History of Brunei

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The Sultanate of Brunei ruled during the fourteenth to the sixteenth century CE. Its territory covered the northern part of Borneo and the southern Philippines. European influence gradually brought an end to this regional power. Later, there was a brief war with Spain, in which Brunei was victorious. The decline of the Bruneian Empire culminated in the nineteenth century when Brunei lost much of its territory to the White Rajahs of Sarawak, resulting in its current small landmass and separation into two parts. Brunei was a British protectorate from 1888 to 1984.


Before the Sultanate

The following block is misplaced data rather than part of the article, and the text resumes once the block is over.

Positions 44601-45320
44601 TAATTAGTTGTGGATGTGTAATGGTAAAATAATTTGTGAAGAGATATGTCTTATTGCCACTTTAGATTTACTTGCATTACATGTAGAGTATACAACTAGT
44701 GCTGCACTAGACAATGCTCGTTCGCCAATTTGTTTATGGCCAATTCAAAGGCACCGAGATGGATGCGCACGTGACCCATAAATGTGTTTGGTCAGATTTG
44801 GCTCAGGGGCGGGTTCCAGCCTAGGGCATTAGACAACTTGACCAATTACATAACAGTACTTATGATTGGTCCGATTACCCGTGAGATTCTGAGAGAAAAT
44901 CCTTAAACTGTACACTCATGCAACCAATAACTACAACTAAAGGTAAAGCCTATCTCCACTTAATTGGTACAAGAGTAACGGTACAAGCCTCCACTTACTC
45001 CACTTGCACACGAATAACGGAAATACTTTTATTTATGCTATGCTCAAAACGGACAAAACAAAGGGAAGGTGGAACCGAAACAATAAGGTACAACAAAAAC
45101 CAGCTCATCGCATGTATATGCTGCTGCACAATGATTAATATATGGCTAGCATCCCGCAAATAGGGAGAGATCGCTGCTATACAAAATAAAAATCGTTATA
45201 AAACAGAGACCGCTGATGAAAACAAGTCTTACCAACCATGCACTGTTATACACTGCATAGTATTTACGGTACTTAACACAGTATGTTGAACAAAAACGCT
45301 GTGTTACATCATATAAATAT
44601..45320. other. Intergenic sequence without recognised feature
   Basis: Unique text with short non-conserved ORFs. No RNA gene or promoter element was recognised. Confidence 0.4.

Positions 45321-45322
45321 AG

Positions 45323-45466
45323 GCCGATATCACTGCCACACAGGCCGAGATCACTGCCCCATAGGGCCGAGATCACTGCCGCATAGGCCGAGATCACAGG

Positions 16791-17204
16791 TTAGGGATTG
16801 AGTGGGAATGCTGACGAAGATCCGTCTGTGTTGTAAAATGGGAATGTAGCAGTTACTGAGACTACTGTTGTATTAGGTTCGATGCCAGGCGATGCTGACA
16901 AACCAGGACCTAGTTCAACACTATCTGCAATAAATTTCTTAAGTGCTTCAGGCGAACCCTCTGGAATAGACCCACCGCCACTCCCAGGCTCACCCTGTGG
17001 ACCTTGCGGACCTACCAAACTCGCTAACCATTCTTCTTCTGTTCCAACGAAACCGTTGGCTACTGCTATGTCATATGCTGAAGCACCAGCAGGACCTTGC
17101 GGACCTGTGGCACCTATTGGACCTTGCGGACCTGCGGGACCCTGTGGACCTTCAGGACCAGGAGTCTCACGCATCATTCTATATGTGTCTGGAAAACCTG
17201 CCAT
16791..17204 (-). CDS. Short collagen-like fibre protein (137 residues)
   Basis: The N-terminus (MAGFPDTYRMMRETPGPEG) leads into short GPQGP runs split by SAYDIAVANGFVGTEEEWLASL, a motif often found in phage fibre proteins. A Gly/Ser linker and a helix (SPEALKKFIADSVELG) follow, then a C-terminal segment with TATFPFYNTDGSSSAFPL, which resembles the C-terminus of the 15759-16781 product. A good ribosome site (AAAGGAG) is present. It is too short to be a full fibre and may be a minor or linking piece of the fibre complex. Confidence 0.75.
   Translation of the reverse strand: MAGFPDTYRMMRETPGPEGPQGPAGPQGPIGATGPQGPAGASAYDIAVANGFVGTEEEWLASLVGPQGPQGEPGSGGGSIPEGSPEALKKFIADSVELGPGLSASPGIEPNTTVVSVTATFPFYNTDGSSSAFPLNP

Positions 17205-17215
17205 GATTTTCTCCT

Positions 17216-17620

The history of Brunei before the arrival of Magellan's ships is based mostly on speculation and the interpretation of Chinese sources and local legends. Historians believe that there was a forerunner to the present day Brunei Sultanate. One possible predecessor state was called Vijayapura, which possibly existed in northwest Borneo in the 7th century (Not to be confused with the Indian state of the same name. It was probably a subject state of the powerful Srivijaya empire based in Sumatra. Another possible predecessor state was called Po-ni (pinyin: Boni)[1] By the 10th century Po-ni had contacts with first the Song dynasty and at some point even entered into a tributary relationship with China. By the 14th century Po-ni also fell under the influence of the Javanese Majapahit Empire. The book of Nagarakertagama, canto 14, written by Prapanca in 1365 mentioned Berune as a vassal state of Majahpahit. However this may have been nothing more than a symbolic relationship, as one account of the annual tribute owed each year to Majahpahit was a jar of areca juice obtained from the young green nuts of the areca palm. The Ming dynasty resumed communications with Po-ni in the 1370s and the Po-ni ruler Ma-na-jih-chia-na visited the Ming capital Nanjing in 1408 and died there. In 1424, the Hongxi Emperor ended China's maritime program, and with it its relationship with Po-ni.

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